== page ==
their own ears for a standard, and expect the whole choir to follow
'em. There may be two opinions, I hope."
"Aye, aye," said Mr. Macey, who felt very well satisfied with this
attack on youthful presumption; "you're right there, Tookey:
there's allays two 'pinions; there's the 'pinion a man has of
himsen, and there's the 'pinion other folks have on him. There'd be
two 'pinions about a cracked bell, if the bell could hear itself."
"Well, Mr. Macey," said poor Tookey, serious amidst the general
laughter, "I undertook to partially fill up the office of
parish-clerk by Mr. Crackenthorp's desire, whenever your infirmities
should make you unfitting; and it's one of the rights thereof to
sing in the choir--else why have you done the same yourself?"
"Ah! but the old gentleman and you are two folks," said Ben
Winthrop. "The old gentleman's got a gift. Why, the Squire used
to invite him to take a glass, only to hear him sing the "Red
Rovier"; didn't he, Mr. Macey? It's a nat'ral gift. There's my
little lad Aaron, he's got a gift--he can sing a tune off
straight, like a throstle. But as for you, Master Tookey, you'd
better stick to your "Amens": your voice is well enough when you
keep it up in your nose. It's your inside as isn't right made for
music: it's no better nor a hollow stalk."
This kind of unflinching frankness was the most piquant form of joke
to the company at the Rainbow, and Ben Winthrop's insult was felt by
everybody to have capped Mr. Macey's epigram.
"I see what it is plain enough," said Mr. Tookey, unable to keep
cool any longer. "There's a consperacy to turn me out o' the
choir, as I shouldn't share the Christmas money--that's where it
is. But I shall speak to Mr. Crackenthorp; I'll not be put upon by
"Nay, nay, Tookey," said Ben Winthrop. "We'll pay you your share
to keep out of it--that's what we'll do. There's things folks 'ud
pay to be rid on, besides varmin."
"Come, come," said the landlord, who felt that paying people for
their absence was a principle dangerous to society; "a joke's a
joke. We're all good friends here, I hope. We must give and take.
You're both right and you're both wrong, as I say. I agree wi'
Mr. Macey here, as there's two opinions; and if mine was asked, I
should say they're both right. Tookey's right and Winthrop's right,
and they've only got to split the difference and make themselves
The farrier was puffing his pipe rather fiercely, in some contempt
at this trivial discussion. He had no ear for music himself, and
never went to church, as being of the medical profession, and likely
to be in requisition for delicate cows. But the butcher, having
music in his soul, had listened with a divided desire for Tookey's
defeat and for the preservation of the peace.
"To be sure," he said, following up the landlord's conciliatory
view, "we're fond of our old clerk; it's nat'ral, and him used to
be such a singer, and got a brother as is known for the first
fiddler in this country-side. Eh, it's a pity but what Solomon
lived in our village, and could give us a tune when we liked; eh,
Mr. Macey? I'd keep him in liver and lights for nothing--that I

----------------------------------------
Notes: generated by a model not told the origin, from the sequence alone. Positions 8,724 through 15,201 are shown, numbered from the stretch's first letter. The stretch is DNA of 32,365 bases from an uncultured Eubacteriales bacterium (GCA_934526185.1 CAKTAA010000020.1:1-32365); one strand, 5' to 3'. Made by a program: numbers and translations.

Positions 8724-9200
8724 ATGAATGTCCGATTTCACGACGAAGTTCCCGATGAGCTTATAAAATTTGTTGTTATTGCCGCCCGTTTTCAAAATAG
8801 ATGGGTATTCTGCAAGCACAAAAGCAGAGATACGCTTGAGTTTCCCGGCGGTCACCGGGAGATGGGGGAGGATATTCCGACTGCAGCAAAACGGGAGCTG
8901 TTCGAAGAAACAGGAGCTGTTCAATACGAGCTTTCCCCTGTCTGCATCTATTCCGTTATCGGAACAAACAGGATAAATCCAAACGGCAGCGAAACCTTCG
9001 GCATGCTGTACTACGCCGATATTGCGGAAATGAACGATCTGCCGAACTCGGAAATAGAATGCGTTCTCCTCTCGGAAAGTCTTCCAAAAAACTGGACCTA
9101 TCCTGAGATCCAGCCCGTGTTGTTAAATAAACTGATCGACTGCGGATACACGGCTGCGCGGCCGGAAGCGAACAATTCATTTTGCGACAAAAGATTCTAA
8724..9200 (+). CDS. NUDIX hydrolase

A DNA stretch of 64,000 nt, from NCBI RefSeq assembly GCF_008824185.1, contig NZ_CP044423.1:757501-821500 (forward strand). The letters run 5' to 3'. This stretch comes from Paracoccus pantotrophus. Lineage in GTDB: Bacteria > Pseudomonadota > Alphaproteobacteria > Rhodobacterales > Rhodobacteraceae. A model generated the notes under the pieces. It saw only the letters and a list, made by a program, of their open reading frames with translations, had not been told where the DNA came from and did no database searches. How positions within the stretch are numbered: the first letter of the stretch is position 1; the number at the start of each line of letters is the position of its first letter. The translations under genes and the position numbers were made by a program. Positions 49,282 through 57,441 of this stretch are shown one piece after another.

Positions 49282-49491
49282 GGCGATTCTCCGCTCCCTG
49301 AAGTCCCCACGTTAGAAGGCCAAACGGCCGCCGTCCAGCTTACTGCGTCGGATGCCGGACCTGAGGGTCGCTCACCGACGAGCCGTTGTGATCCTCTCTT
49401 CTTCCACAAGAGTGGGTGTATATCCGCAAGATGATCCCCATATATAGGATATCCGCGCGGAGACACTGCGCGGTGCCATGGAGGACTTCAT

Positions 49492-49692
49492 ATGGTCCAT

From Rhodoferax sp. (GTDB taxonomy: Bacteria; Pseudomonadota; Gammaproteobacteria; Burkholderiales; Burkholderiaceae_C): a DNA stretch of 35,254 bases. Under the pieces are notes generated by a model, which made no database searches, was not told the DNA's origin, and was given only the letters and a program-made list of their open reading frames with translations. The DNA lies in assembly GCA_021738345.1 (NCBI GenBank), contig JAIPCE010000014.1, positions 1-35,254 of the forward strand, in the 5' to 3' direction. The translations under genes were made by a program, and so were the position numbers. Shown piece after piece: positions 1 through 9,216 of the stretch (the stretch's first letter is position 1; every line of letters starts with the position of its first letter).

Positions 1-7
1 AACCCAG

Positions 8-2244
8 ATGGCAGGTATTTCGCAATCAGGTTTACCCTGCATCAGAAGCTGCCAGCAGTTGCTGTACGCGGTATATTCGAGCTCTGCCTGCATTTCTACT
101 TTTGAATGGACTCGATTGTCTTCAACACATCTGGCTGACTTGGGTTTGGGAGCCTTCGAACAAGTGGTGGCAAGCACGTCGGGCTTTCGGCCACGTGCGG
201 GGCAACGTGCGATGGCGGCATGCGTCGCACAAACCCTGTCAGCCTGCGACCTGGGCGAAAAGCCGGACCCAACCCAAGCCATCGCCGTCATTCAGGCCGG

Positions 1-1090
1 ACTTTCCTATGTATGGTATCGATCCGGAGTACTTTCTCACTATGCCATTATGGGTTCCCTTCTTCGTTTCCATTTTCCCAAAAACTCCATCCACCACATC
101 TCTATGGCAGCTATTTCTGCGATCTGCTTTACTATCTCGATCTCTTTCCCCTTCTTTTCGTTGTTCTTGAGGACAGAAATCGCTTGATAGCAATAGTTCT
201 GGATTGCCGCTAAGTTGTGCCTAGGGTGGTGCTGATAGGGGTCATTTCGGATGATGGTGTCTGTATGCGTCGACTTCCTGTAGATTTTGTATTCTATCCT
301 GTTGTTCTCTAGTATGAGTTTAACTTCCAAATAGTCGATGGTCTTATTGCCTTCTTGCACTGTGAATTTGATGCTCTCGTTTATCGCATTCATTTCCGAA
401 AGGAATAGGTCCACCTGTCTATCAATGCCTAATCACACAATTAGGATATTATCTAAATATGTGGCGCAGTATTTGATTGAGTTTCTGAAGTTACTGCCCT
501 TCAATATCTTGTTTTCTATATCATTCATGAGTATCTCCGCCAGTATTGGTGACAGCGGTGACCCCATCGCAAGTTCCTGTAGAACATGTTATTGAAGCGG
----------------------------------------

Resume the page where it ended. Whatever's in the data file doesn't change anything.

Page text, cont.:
"Aye, aye," said Mr. Macey, in the height of complacency; "our
family's been known for musicianers as far back as anybody can tell.
But them things are dying out, as I tell Solomon every time he comes
round; there's no voices like what there used to be, and there's
nobody remembers what we remember, if it isn't the old crows."
"Aye, you remember when first Mr. Lammeter's father come into these
parts, don't you, Mr. Macey?" said the landlord.
"I should think I did," said the old man, who had now gone through
that complimentary process necessary to bring him up to the point of
narration; "and a fine old gentleman he was--as fine, and finer
nor the Mr. Lammeter as now is. He came from a bit north'ard, so
far as I could ever make out. But there's nobody rightly knows
about those parts: only it couldn't be far north'ard, nor much
different from this country, for he brought a fine breed o' sheep
with him, so there must be pastures there, and everything
reasonable. We heared tell as he'd sold his own land to come and
take the Warrens, and that seemed odd for a man as had land of his
own, to come and rent a farm in a strange place. But they said it
was along of his wife's dying; though there's reasons in things as
nobody knows on--that's pretty much what I've made out; yet some
folks are so wise, they'll find you fifty reasons straight off, and
all the while the real reason's winking at 'em in the corner, and
they niver see't. Howsomever, it was soon seen as we'd got a new
parish'ner as know'd the rights and customs o' things, and kep a
good house, and was well looked on by everybody. And the young man--
that's the Mr. Lammeter as now is, for he'd niver a sister--
soon begun to court Miss Osgood, that's the sister o' the Mr. Osgood
as now is, and a fine handsome lass she was--eh, you can't think--
they pretend this young lass is like her, but that's the way wi'
people as don't know what come before 'em. _I_ should know, for I
helped the old rector, Mr. Drumlow as was, I helped him marry 'em."
Here Mr. Macey paused; he always gave his narrative in instalments,
expecting to be questioned according to precedent.